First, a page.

Traumatic brain injury (TBI) occurs when an external force, usually a blow or jolt to the head, disrupts the normal functions of the brain. Even a mild TBI or concussion can cause cognitive, emotional, behavioral, and physical impairments.
Often, changes in sleep patterns occur after a concussion. In fact, 30 to 70 percent of patients who have experienced a TBI experience sleep problems. The seriousness of the brain injury is not a predictor of the severity of sleep-related symptoms. Such symptoms include insomnia, increased sleep need, and excessive daytime sleepiness. For some TBI patients, although they are sleeping more than usual each night, they still experience excessive daytime sleepiness. Other sleep disorders, such as sleep-related breathing disorder, post-traumatic hypersomnia, and movement disorders may also result from a TBI. Repetitive TBIs may increase the risk of symptoms.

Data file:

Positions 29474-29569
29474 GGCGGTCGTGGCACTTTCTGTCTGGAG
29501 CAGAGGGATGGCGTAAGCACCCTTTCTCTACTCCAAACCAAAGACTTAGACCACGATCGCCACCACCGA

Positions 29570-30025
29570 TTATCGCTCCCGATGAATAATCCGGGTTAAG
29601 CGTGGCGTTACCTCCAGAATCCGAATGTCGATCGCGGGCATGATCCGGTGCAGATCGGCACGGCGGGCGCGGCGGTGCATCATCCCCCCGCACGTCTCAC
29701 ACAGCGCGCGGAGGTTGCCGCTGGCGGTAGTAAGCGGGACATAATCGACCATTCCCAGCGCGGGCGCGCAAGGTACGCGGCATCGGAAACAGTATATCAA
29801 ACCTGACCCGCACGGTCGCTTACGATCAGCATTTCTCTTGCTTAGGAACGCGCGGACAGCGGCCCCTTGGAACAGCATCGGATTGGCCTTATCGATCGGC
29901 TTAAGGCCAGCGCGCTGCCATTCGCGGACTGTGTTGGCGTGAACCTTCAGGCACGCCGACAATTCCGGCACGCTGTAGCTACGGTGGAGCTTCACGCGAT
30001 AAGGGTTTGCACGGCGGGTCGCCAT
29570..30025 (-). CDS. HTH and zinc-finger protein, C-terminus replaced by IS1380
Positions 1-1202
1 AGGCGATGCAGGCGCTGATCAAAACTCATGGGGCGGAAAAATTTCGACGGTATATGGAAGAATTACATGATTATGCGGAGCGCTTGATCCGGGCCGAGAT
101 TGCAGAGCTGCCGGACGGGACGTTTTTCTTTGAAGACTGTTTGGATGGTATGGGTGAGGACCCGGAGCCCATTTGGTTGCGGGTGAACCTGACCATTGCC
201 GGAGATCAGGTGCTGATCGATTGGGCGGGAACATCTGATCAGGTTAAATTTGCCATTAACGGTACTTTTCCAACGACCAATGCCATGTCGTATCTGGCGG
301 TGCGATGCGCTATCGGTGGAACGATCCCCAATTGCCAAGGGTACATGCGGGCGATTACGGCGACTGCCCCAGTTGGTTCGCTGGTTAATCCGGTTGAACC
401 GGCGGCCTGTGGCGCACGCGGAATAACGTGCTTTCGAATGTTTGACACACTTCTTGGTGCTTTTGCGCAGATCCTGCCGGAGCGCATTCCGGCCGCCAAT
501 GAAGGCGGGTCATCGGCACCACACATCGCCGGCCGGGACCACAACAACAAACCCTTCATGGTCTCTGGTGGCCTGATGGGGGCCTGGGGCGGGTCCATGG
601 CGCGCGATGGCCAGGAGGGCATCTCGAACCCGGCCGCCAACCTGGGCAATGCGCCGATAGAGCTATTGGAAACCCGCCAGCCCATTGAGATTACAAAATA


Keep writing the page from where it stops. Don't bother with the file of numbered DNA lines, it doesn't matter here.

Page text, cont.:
Sleep disruptions may negatively impact recovery and quality of life in a TBI patient or aggravate other medical conditions. Sleep deprivation can also mimic or aggravate other TBI symptoms, including depression and anxiety.
Sleep studies may be recommended for patients with concussions and other brain injuries. According to Johns Hopkins Medicine, sleep studies usually involve:
- Measuring sleep brain wave activity,which can show doctors how quickly you fall asleep, how deeply you sleep and whether rest quality is good
- Assessing leg movementsto detect restless legs syndrome
- Monitoring breathingto help diagnose sleep apnea.
Often patients undergo sleep studies in a sleep lab, where they are observed by a researcher in a controlled environment. However, some sleep studies can be conducted in a patient’s own home. Cell phone apps and wearable tracking devices may also be used to provide data to researchers and doctors as an aide in diagnosing sleep disorders.
Some patients continue to experience sleep disturbances for months or years after the brain injury. Further studies are needed to clarify how and why sleep disturbances affect patients with TBI and which treatments may offer some relief.